Surviving Sexual Violence in the Media

OCRCC Articles

In times like these, it can be extremely difficult to tune out the onslaught of conversations about sexual violence. People are posting about it online and talking about it in person nonstop. For survivors of sexual violence, hearing people talk about it all the time can be exhausting and, in some cases, triggering. There’s no guaranteed way to avoid all the buzz and difficult feelings about sexual violence, but I do have a few tips on how to manage.

1) Develop a strategy for media consumption. 

When sexual violence is discussed constantly in the news, on social media, and in conversations with friends and family, it can be incredibly easy to feel triggered. An easy piece of advice would be to stay off the internet, but not only is that impossible for some people, but it’s also not going to block everything out. So when I know people are going to be talking about it, or when I want to stay informed without feeling unsafe, I find it helpful to develop a strategy for my consumption of media. For example: when I’m looking through news articles and Tweets about sexual violence, I skip past anything that seems inflammatory or argumentative, and instead focus on either objective-style news reporting or empathetic comments from trusted sources. I also find it’s a good idea to figure out ahead of time how to deal with alarming or triggering content. I start by writing down a list of things that help me to cope and carry it with me, like breathing exercises, funny memes or distractions, and friends I can call. I also write down reminders for myself, like “I am safe” and “I am strong enough to survive these feelings.” It’s nearly impossible to walk through life without being reminded of the violence that surrounds us, but self-care can combat these reminders, which brings me to the next tip…

2) Make self-care personal.

Self-care is the act of a person doing what they need to do to cope and process their feelings. I love the idea of self-care and the fact that it has entered the mainstream spotlight. But, sometimes I don’t relate to the typical self-care suggestions. I personally don’t like baths, I’m not a big tea drinker, and I often get distracted while listening to music. I know that these activities are often helpful for people who are feeling overwhelmed, but I frequently have to remind myself that these are not the only options for self-care. It can look however you want it to look. For me, I often re-watch Grey’s Anatomy for the thousandth time when I’m going through a particularly difficult period.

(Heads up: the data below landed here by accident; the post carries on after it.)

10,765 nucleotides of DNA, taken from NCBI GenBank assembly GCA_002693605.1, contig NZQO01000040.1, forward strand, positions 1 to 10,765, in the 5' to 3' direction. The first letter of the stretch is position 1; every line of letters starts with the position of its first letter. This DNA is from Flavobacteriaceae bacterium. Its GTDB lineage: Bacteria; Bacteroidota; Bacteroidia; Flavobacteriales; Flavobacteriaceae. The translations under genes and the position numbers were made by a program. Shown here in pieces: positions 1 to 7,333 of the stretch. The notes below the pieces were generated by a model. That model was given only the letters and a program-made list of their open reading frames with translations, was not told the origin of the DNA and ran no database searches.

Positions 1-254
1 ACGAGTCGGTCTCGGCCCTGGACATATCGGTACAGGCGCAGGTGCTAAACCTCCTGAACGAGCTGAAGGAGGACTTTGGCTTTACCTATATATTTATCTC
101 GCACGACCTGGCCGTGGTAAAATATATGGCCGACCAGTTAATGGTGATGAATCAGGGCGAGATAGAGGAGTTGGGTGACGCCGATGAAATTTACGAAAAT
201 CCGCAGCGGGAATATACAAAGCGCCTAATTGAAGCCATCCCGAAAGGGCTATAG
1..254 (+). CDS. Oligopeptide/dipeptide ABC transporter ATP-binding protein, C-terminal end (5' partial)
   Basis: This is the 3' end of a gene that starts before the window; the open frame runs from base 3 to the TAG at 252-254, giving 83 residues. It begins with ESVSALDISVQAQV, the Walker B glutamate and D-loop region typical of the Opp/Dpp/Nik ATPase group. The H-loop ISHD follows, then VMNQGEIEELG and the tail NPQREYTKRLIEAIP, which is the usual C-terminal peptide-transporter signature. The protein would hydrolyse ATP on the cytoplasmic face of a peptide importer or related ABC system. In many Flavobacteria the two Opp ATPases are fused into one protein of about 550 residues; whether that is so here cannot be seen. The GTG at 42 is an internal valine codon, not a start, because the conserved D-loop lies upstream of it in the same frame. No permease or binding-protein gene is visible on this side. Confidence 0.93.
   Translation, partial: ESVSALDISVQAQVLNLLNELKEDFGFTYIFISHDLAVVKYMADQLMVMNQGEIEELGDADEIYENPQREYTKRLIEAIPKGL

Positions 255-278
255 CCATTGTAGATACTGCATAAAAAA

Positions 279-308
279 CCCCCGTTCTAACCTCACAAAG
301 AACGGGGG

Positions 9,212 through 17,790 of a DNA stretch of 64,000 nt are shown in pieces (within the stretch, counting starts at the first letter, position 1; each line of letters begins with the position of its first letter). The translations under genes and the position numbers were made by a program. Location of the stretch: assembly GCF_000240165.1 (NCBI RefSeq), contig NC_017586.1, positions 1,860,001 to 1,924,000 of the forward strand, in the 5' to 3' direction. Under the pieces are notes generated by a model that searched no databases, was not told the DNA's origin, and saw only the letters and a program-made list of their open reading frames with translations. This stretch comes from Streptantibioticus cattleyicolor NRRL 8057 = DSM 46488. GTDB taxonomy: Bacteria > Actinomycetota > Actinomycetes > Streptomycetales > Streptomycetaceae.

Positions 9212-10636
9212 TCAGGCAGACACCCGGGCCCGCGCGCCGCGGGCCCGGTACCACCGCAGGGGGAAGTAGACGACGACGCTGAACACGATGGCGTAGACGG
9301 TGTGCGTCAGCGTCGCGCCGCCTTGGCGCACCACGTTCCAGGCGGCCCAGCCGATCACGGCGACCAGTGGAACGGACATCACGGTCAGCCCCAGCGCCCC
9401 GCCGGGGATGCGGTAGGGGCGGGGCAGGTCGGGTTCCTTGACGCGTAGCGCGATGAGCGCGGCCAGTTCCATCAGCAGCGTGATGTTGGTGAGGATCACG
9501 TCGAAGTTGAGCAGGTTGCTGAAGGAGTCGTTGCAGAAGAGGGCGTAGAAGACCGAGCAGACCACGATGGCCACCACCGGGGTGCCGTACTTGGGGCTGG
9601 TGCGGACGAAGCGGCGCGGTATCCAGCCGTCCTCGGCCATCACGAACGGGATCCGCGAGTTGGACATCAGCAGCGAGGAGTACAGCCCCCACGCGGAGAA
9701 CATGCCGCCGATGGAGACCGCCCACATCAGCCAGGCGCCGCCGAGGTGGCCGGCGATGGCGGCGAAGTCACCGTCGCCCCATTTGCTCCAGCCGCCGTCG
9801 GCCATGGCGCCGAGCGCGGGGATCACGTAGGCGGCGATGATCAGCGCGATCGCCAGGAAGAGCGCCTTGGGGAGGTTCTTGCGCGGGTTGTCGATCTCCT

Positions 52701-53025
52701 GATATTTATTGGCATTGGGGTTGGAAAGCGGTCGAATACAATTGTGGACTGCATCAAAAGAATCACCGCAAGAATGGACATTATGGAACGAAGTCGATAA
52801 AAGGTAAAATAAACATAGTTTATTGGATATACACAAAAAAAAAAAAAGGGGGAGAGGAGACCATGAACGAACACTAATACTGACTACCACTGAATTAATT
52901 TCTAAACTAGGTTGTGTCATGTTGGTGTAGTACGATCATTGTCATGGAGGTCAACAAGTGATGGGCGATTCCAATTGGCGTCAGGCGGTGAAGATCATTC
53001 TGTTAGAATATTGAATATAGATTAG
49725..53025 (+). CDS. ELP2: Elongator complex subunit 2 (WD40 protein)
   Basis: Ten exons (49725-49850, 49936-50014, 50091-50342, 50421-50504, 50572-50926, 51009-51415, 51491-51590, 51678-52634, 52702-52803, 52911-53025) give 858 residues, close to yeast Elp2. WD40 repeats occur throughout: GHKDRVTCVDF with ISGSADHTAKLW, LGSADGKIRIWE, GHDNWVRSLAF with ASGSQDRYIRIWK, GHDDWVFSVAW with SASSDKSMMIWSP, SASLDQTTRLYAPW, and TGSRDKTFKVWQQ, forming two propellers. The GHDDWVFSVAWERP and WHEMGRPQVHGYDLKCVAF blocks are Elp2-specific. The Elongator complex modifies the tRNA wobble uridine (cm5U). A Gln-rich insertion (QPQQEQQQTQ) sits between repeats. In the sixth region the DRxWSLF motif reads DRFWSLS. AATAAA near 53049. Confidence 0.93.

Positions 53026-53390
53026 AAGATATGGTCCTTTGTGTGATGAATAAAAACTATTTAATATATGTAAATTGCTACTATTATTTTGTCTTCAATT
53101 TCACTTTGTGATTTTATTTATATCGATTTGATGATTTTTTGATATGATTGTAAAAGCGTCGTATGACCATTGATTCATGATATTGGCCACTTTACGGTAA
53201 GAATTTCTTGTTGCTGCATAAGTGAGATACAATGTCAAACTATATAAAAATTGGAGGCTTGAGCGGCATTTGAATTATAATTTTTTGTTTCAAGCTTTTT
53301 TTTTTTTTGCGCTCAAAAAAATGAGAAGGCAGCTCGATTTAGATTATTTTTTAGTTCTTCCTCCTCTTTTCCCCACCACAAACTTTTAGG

In terms of processing my feelings, sometimes it helps to write things down (like in our creative writing and zine-making workshop), but sometimes I would rather call a friend and talk about it, or make some abstract art to put images to how I’m feeling. All of those are perfectly normal modes of expression. Therapy can also be an incredibly useful tool in exploring any feelings that are coming up. If you don’t currently have access to a therapist, you can see one of our counselors or we can recommend one in the area.

Ultimately, it doesn’t really matter how I do self-care or how people on Instagram do it — what matters is what works for you. Think about what makes you happy and calm, write down a list, and keep it for when times are hard. And if something isn’t making you feel better, ditch it! Try something else. As long as you’re being safe, there’s no wrong way to take care of yourself.

3) Don’t feel like you have to join the conversation.

For the last couple years, as #MeToo has taken over social media and the news cycle, it has become almost expected that survivors will share their story in order to bring attention to this tremendously important issue. However, it’s not your personal responsibility to raise awareness or educate at your own expense. Not everyone is ready to talk about their experiences at the same time. Some people are never ready to talk about it, and that’s okay. Not to mention, there’s a huge difference between sharing a story with trusted friends and loved ones, and sharing a story with the entire world. Some brave survivors are stepping up at a time when this movement is gaining a lot of momentum, and that is an incredibly beautiful thing. But no one is obligated to do that. Everyone has their own journey, and no one should feel pressured into doing something that would make them uncomfortable or unsafe. Choosing not to share does not make you any less of a strong survivor.

It’s your decision how to share your story. No matter how you react to the media and the public discussion of sexual violence, you are strong and your experience is valid. These tips may not give you everything you need to get through discussions of sexual violence in the media, but supportive friends and family, a therapist, and resources here at the OCRCC can also help. You can always call our hotline at 866-WE LISTEN (935-4783) or 919-967-7273. Please remember to reach out if you’re having trouble, and make space for yourself to experience your feelings as they come. This world of violence is difficult to navigate for us all, and it takes immense strength, but you’re not alone in this journey.


Olivia Neal is our 2018 Digital Media Intern at OCRCC, and a senior at UNC studying English and Women’s and Gender Studies. She loves poetry, soft indie music, and her cat, Baby Spice.

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